Conservatives have always been a demographic group obsessed with policing this nation's genitals.
They feel comfortable with ordinances that mandate, what they do, how we use them, what body orifices they enter, and -- now with transgender bathroom bills up for debate across the country -- where we take them to go relieve ourselves.
If the state of Virginia wasn't serious I could laugh off their Republicans lawmakers' suggestion that "Adults must check children's private parts before entering restroom." And, if a transgender child should violate the state's bathroom ordinance he or she will be slapped with a $50.00 fine.
House Bill 663, which was filed this week, states a students' gender is "the physical condition of being male or female, which is determined by a person's anatomy." The bill, however, didn't state what action it would take for repeated offenders.
HB 663 is receiving an avalanche of outcry from the state's progressive and LGBTQ populations. "This is what the conservative movement has devolved into," LGBTQ activist Tim Peacock wrote on his blog, "forcing children to allow adults to examine their genitals out of misplaced fear that transgender kids and adults might commit a hypothetical never-before-seen act of violence or sexual aggression (that would still be against the law with or without transgender protections)."
Across the country, however, this sort of amped-up fear-mongering of the "predatory heterosexual male pervert" or "Peeping Tom" has either halted or canned movement forward in getting needed transgender public accommodations bills passed. And the obstructionist claims against the bill, purporting to have nothing against transgender people, goes something like this one published in The Federalist by Kaeley Triller, a Christian mother of two:
Let me be clear: I am not saying that transgender people are predators. Not by a long shot. What I am saying is that there are countless deviant men in this world who will pretend to be transgender as a means of gaining access to the people they want to exploit, namely women and children.
To date there is no evidence to corroborate Triller's fear. As a matter-of-fact, Media Matters, a progressive news watchdog, report no incident from the seventeen largest school districts in the country that have adopted policies for transgender students to have access to "gender-appropriate facilities. "
And according to a study put out by the UCLA's Williams Institute, an LGBTQ think tank, approximately 80 percent of transgender students where no policy is in place to protect them have reported either harassment or physical assault in their attempt to use "gender segregated bathrooms."
Data, however, has shown that access to "gender-appropriate facilities" greatly assist transgender students in feeling accepted by their peers and community, and to live more fully as their identified gender.
If we're looking for a federal nondiscrimination law passed on this issue should any of the Republican presidential hopefuls take office we need not hold ourselves waiting. According to Republican New Jersey Governor Chris Christie giving transgender K-12 students the right to choose their bathroom is a confusing matter.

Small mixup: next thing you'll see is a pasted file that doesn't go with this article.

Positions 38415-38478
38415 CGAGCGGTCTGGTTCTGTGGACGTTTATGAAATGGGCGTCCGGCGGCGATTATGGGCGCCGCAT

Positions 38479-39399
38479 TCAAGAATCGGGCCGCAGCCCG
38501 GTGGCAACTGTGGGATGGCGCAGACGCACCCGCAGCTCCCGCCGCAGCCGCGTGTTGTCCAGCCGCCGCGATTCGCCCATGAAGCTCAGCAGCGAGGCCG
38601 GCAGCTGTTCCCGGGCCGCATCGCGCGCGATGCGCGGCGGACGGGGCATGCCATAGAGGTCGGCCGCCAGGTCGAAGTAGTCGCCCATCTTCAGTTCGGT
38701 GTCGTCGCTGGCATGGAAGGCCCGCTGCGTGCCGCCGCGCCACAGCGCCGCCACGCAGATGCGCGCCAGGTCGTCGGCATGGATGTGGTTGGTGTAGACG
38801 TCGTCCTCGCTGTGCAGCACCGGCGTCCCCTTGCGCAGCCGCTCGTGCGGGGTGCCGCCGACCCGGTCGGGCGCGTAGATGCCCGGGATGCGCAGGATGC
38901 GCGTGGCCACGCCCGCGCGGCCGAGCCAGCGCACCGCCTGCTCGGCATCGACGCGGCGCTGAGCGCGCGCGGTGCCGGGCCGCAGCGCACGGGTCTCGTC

Men go to men's rooms, women go to women's rooms and there really shouldn't be a whole lot of confusion about that -- public accommodations. And I don't think we should be making life more confusing for our children.
And according to former renowned neurosurgeon Ben Carson, transgender students should have a "separate," and I surmise "equal" bathroom because Carson feels "it is not fair for them to make everybody else uncomfortable" One would think that Carson would know better than to utter such a statement like that living the African American experience in this country.
Transgender Americans being denied access to public lavatories is eerily reminiscent of the country's last century Jim Crow era denying African Americans access to lunch counters, water fountains, and restrooms in restaurants, libraries, gas stations, theaters, to name a few.
With Massachusetts lauded as one of the most pro-LGBTQ states in the country my lawmakers have disappointed me with their political foot dragging and staling on our "Bathroom Bill" ( HB1577). Senate President Stanley Rosenberg and Attorney General Maura Healey fully support the bill. Governor Charlie Baker, however, has declined to take a stance on it.
This sort of inaction by lawmakers makes it increasingly unsafe and difficult for our transgender denizens to engage in the simple activity of simply going out to grab something to eat, that cisgendered people can take for granted, without the angst, anguish and fear of navigating their bathroom restrictions.
But the fear-mongering, policing, and transphobia concerning transgender people using public bathrooms gravely impact gender non-conforming people, too. Without such bills passed perceived too "butch women" or too "effeminate men" confront similar harassment and danger as our transgender sisters and brother.
It is my hope for 2016 that state lawmakers pass their "Bathroom Bills." Then they could focus their political gaze and energy on more important issues rather than on our genitals.